By now you would have heard about the new Samsung S8 phone that was announced last week. You may not have heard about a little accessory that was announced alongside it, that has the potential to change the way we use desktop computers.
The DeX Station is basically a dock that Samsung have built to turn its new S8 phone into a computer. When you plug the phone into the DeX, it switches from mobile mode to outputting a custom made Android desktop OS environment, with icons to launch all compatible apps and a taskbar at the bottom of the screen for switching between them.
So why is this all so important? Well the Galaxy S8 is the first phone that is powerful enough to potentially replace your desktop computer. Microsoft Office and Adobe Photoshop are included in the Android OS and it has the ability to run a remote desktop, meaning you could log into a platform like VAULT and access your entire office from your smartphone. A cloud platform makes using a phone as your primary device even easier, as they are not resource heavy and allow you to access all your files and applications, complementing the accessibility of a smart phone.
This development means we are getting closer to a time when we no longer have PCs and laptops and we just carry around our phones that double as computers. Imagine how easier it would be to go through airport security, or just travelling in general with only one device, not to mention the money businesses could save by only needing to provide a smartphone to employees.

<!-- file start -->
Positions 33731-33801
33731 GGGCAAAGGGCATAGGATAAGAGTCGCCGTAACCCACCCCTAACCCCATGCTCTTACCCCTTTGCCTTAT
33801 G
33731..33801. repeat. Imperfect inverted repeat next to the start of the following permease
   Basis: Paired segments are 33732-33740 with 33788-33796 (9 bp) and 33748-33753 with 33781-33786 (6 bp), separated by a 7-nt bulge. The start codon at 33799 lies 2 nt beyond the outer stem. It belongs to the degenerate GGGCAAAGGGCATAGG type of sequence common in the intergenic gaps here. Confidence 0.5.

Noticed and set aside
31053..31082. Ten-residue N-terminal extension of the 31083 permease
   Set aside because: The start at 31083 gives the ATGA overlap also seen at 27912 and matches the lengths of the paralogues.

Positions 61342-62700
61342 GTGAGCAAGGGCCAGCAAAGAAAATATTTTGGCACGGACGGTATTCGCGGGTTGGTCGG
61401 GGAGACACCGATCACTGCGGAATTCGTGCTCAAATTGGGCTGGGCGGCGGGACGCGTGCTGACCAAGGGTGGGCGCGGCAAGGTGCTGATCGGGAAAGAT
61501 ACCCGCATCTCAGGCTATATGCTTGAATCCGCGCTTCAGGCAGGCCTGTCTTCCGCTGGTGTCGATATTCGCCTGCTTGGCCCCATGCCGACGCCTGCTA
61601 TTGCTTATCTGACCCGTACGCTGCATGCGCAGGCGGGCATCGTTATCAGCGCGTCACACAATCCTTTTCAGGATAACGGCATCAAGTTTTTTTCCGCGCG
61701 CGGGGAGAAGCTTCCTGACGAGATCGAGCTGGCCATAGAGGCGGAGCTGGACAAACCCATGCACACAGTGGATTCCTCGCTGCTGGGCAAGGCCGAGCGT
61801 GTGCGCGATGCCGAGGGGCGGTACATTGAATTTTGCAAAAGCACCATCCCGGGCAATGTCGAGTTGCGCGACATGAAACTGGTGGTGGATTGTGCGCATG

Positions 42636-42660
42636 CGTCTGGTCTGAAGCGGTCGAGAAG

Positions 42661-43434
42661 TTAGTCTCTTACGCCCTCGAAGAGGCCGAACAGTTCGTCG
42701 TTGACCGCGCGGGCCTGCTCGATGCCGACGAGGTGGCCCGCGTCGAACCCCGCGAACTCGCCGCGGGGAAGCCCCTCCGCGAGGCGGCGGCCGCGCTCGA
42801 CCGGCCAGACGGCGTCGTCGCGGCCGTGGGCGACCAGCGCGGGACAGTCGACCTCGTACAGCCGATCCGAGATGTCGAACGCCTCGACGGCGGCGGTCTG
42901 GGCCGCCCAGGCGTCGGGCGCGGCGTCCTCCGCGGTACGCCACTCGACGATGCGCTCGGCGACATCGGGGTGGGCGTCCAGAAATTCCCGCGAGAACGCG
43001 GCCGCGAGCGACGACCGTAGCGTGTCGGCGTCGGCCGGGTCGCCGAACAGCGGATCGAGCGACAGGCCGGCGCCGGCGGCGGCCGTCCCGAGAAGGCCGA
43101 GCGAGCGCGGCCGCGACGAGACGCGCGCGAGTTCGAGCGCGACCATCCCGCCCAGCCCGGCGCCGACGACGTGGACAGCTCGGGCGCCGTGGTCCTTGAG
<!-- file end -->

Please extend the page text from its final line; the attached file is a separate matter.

Samsung’s S8 and DeX allow the phone to seamlessly move between mobile device and computer. You’ll see phone notifications (like texts) pop-up in the lower right corner of your screen, and you can make and receive calls while the phone is docked. If you need to take a call privately, you can undock the phone and continue your conversation while the S8 switches back to mobile mode in the background.
Normally with new technologies (especially smart phones) once one brand develops something, the rest follow. We expect to start seeing this feature become more and more common, and inevitably more powerful as more companies adopt it.
With sales already on the decline, this could potentially be the end of the PC and laptop as we know it, only time will tell.